Analysts Slash Q3 Earnings Expectations Into the Rally

Josh here – the theme of the latest note from Nicholas Colas, ConvergEx Group chief market strategist, is that obviously Macro is trumping Micro – because on the earnings and revenue front analysts have spent the last four months chopping expectations.  And stocks rallied anyway. 

Here’s a look at the consensus expectations for the Dow 30 names:


  • Back in April the analysts that cover the 30 companies of the Dow Jones Industrial Average were showing their clients financials models which predicted that Q3 2012 would be a solid period of top-line growth – somewhere between 3-4%. The faster growth would come from the non-financial companies of the Dow, where revenue comps would be over 4% versus prior year.
  • As we close out the final days the same third quarter, those same models from those same analysts now show outright declines in expected revenues from the prior year. The average for all 30 companies is now (0.6%), and the non-financial names are expected to essentially flat to last year, down 0.2%. Global inflation is still positive, remember, so this slip in top line growth indicates an outright contraction in unit volume demand and/or a meaningful slip in product mix.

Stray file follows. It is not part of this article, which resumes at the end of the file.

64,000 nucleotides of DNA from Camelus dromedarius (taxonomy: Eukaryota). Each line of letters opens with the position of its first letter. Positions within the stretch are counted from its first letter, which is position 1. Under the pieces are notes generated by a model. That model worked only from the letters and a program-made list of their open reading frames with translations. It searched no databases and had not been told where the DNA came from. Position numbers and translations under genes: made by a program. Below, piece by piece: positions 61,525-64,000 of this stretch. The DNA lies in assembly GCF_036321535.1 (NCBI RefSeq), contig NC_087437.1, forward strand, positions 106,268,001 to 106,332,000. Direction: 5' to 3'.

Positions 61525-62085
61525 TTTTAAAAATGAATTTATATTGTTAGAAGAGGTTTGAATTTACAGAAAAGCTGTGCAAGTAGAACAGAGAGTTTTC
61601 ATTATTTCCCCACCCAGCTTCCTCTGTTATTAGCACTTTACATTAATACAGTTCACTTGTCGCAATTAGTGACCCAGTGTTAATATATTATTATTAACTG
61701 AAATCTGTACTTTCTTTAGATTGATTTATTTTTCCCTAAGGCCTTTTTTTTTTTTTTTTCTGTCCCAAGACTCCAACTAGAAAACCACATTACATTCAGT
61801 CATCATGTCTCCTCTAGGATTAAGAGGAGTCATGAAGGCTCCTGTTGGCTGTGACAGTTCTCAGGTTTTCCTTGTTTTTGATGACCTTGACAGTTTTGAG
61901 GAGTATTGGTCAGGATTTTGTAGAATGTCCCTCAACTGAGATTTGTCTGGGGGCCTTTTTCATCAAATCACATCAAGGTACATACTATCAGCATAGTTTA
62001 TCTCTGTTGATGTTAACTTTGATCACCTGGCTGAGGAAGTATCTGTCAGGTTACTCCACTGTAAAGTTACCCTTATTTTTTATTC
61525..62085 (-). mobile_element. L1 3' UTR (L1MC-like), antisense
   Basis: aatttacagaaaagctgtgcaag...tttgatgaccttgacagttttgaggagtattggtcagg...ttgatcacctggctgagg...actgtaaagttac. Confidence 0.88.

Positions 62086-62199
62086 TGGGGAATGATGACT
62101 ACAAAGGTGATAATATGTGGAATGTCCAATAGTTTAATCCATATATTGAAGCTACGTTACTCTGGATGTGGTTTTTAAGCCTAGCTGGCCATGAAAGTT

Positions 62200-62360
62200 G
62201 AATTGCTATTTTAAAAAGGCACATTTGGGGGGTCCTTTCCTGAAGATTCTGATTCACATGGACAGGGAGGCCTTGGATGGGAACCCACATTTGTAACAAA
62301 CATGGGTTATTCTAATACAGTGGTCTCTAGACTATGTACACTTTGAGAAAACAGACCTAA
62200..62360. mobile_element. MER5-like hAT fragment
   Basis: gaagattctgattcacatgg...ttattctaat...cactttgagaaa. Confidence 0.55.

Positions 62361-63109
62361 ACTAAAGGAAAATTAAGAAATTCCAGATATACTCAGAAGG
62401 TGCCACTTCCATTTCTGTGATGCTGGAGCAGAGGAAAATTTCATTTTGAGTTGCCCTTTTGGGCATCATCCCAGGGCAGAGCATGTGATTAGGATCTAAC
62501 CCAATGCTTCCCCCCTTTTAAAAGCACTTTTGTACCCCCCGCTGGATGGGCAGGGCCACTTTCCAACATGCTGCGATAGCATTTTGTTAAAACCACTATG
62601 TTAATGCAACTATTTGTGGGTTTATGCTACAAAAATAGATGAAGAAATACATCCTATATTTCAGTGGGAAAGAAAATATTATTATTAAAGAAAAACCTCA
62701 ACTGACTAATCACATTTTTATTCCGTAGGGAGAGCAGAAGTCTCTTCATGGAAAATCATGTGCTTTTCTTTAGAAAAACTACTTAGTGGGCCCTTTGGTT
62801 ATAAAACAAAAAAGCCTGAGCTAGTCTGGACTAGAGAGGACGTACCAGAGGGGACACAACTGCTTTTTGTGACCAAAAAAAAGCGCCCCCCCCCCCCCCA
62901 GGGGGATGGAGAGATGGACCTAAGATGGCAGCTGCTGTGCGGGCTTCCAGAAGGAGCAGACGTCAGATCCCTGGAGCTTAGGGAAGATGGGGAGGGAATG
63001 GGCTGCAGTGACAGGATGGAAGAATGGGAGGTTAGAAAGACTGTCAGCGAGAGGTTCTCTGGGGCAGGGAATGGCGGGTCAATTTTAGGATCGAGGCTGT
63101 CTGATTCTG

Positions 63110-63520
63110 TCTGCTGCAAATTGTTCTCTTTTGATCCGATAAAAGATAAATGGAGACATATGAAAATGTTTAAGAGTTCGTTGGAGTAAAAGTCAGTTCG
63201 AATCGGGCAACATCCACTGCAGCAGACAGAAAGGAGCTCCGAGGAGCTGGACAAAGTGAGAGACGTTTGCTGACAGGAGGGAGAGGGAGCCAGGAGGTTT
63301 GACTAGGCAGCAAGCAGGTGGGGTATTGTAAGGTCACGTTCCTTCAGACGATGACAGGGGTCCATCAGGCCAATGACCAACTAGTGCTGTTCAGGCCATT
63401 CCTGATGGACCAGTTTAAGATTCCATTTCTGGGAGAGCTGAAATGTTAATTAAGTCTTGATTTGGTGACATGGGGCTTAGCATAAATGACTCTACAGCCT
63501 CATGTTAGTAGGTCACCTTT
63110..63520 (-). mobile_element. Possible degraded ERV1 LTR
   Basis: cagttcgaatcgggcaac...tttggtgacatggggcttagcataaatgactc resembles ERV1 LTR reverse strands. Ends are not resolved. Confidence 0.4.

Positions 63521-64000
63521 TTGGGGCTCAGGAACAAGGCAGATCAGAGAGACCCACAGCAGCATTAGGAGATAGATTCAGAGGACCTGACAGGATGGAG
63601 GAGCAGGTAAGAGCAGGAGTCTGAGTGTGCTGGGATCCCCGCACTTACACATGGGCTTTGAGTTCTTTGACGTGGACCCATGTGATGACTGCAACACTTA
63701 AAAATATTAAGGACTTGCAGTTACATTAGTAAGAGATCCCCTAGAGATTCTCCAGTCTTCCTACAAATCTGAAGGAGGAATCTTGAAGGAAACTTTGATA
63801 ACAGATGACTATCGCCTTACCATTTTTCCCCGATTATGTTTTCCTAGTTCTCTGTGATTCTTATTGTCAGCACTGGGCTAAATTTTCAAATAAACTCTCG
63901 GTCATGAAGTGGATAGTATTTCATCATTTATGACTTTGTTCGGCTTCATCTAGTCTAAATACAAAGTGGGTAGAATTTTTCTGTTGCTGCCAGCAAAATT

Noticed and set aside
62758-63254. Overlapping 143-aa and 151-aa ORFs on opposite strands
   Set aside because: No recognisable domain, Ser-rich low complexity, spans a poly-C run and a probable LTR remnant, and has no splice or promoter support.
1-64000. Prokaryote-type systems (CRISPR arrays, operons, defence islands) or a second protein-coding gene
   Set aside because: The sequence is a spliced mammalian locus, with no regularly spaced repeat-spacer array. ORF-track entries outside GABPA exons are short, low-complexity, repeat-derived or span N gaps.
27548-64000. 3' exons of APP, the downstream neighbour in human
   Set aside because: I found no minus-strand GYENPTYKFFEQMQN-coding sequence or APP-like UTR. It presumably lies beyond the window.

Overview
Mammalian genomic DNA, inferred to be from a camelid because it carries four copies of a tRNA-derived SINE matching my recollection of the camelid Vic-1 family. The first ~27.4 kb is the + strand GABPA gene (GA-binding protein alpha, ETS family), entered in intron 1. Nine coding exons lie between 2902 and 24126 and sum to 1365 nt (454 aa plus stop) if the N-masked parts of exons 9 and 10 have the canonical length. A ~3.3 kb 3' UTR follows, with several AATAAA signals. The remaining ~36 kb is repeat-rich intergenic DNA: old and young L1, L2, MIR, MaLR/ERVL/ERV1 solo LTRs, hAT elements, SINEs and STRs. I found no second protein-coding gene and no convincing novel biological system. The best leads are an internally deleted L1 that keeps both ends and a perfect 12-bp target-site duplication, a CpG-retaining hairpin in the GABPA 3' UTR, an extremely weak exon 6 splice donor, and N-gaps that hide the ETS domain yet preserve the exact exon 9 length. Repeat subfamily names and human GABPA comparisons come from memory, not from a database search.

• These same analysts are still cutting their expectations for revenue growth for Q4 2012 and Q1 2013. These comps are still (or for the moment) in positive territory. Wall Street expects Q4 to post a 2.8% average rate of revenue growth for the Dow companies, and +2.9% for the non-financial names in the index. This is still a big haircut, however, from the 6-7% comp expectations of April 2012. For the first quarter of 2013, analysts currently show a 3-4% expected growth rate versus Q1 2012. Again, that is substantially lower than the 5-6% expectations from their models of May 2012.
  • As it stands right now, therefore, sell-side analysts seem to expect Q3 2012 to be the “Trough” for revenue growth – a short dip followed by a resumption of expansion into next year. Whether that holds will come down to two catalysts. The first is what companies have to say about their current business conditions when they report earnings next month. The second will be what happens when analysts really pull out the pencil and work through their quarterly estimates for next year. Up to now, those numbers have been more placeholders than well considered and vetted estimates.




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